North Korea can put nuclear warhead on mid-range missile: South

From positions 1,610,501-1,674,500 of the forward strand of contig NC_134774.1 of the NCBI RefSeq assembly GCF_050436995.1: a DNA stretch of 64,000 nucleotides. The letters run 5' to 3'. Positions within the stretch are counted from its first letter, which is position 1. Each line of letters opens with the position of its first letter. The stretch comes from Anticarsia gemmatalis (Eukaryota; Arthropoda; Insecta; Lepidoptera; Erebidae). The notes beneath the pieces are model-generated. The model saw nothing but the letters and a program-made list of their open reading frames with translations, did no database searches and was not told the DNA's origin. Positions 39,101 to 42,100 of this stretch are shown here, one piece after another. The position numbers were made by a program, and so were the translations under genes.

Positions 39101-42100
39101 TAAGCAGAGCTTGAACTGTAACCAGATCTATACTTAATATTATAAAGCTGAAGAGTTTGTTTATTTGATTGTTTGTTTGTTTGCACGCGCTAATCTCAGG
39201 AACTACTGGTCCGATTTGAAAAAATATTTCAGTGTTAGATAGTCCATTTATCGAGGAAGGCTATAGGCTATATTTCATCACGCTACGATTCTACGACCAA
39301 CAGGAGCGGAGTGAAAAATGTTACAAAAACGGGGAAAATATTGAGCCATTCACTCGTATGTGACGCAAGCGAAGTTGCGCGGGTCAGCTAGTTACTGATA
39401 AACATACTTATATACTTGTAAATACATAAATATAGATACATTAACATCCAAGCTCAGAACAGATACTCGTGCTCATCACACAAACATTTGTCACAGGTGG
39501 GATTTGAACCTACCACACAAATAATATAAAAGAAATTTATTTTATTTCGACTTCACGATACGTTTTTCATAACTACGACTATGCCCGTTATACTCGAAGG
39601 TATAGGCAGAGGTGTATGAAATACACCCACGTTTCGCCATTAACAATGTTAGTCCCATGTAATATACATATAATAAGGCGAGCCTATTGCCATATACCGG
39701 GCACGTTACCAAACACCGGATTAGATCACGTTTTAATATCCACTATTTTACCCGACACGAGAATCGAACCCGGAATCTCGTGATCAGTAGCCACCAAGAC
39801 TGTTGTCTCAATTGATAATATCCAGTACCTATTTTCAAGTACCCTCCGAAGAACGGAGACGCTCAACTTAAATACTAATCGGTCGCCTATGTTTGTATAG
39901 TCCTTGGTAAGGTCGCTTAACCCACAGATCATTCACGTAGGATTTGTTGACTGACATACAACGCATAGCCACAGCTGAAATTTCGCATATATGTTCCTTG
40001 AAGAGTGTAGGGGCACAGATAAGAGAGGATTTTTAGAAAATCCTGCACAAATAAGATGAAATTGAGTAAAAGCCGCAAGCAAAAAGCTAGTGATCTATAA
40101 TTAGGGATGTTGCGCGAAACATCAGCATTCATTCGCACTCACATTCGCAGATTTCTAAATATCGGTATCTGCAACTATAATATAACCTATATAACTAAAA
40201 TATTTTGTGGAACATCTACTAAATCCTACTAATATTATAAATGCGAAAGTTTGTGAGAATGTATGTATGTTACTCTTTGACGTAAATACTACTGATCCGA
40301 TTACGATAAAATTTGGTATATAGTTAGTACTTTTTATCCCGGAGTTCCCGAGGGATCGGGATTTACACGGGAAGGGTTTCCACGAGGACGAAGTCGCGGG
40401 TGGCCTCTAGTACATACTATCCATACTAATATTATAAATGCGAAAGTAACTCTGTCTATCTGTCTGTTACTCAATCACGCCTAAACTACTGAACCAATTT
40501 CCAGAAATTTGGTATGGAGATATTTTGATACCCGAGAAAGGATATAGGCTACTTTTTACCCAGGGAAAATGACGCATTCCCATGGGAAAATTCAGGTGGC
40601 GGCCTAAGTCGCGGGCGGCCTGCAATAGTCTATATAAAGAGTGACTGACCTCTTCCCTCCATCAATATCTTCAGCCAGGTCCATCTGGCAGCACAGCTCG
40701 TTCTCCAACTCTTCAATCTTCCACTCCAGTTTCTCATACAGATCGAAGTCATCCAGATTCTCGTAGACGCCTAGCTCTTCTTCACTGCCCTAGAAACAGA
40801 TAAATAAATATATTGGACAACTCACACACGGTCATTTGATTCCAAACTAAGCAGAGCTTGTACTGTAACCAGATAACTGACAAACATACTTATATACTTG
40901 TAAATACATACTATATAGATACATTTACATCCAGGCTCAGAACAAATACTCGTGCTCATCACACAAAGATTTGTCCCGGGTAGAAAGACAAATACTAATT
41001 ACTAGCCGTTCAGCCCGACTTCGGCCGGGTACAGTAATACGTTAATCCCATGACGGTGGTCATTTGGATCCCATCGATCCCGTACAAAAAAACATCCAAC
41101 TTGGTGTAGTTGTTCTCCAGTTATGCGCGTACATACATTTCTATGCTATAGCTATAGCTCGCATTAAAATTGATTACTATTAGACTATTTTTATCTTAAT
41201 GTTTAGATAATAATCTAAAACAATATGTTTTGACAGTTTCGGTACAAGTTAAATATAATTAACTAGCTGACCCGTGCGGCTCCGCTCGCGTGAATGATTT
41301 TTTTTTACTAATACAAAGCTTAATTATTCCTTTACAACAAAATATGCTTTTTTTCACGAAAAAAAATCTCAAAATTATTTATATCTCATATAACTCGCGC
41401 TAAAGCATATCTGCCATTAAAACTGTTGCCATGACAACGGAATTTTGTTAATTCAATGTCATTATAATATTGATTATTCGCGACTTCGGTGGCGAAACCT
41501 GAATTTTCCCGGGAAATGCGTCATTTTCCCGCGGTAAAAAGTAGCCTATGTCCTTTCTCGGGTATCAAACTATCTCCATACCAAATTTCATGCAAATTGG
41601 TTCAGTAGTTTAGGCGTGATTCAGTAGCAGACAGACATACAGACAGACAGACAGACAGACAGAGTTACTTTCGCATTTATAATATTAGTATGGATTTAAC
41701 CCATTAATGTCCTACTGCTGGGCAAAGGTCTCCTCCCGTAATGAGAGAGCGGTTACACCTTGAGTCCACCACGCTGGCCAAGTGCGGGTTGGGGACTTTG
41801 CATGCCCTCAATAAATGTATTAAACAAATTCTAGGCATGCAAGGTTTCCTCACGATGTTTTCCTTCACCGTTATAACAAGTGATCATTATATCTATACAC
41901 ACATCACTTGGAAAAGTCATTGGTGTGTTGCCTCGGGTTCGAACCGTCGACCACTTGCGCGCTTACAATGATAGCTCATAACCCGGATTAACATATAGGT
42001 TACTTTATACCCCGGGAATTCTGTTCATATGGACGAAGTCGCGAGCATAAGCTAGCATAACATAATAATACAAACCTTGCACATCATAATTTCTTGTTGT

By Jack Kim SEOUL (Reuters) - North Korea can mount a nuclear warhead on a medium-range missile, a South Korean official said on Tuesday in a new assessment of the capability of a country that conducted its fourth nuclear test this year. "We believe they have accomplished miniaturization of a nuclear warhead to mount it on a Rodong missile," said the South Korean official, who has knowledge of South Korea's assessment of the North’s nuclear program. The official spoke to a small group of reporters on condition of anonymity. North Korean leader Kim Jong Un said last month that his country had miniaturized nuclear warheads to mount on ballistic missiles. It was his first direct statement of a claim often made in state media though never independently verified. The Rodong missile can fire a 1 tonne (1,100 lb) warhead a distance of up to 2,000 km (1,250 miles), the official said. That would put all of South Korea, most of Japan and parts of Russia and China in range. "We believe they have the ability to mount a nuclear warhead on a Rodong. Whether they will fire it like that is a political decision," said the official. There was no direct evidence that the North has successfully mounted a warhead on such a missile, the South Korean official said, declining to discuss the basis for the change in assessment. The United States, South Korea's staunch ally, concurred. "We know that they've said they have that capability, and we have to take them at their word," Pentagon spokesman Captain Jeff Davis said at a briefing for reporters on Tuesday. "But we have not seen them demonstrate it, so we don't share that assessment necessarily but we do accept what they say as a threat we need to take as real." For decades, North Korea and South Korea have faced off against each other. An armistice ended the fighting in the Korean 1950-53 civil war but there was no peace treaty. The South's conservative president, Park Geun-hye, has reversed a policy of trying to engage the North in dialogue and has instead adopted a hard line against it, particularly since the North conducted its fourth nuclear test on Jan. 6 and a month later launched a long-range rocket putting an object into space orbit. The test and launch prompted the U.N. Security Council to impose new sanctions. South Korea has previously said North Korea had made progress in its efforts to miniaturize a nuclear warhead but the capability was incomplete. South Korea's Defence Ministry said on Tuesday that assessment remained the military's position. Rodong missiles, developed from Soviet-era Scud missiles, make up the bulk of the North's short- and medium-range missile arsenal with an estimated stockpile of 200. Experts have predicted that the delivery vehicle for the North's first nuclear warhead would be the medium-range Rodong missile, rather than an intercontinental ballistic missile (ICBM), which the North has yet to test. Despite threats to strike the mainland United States, the North is seen as several years away from building an ICBM that can carry a nuclear warhead. Experts have previously said a functioning mid-range nuclear missile would need the technology to overcome the stress of launch and re-entry and to strike the target with precision, which requires repeated testing. The North fired a Rodong missile in March. It flew about 800 km (500 miles) into the sea, in the first such launch since two Rodongs were fired in 2014. (Additional reporting by Yeganeh Torbati in Washington; editing by Robert Birsel and Grant McCool)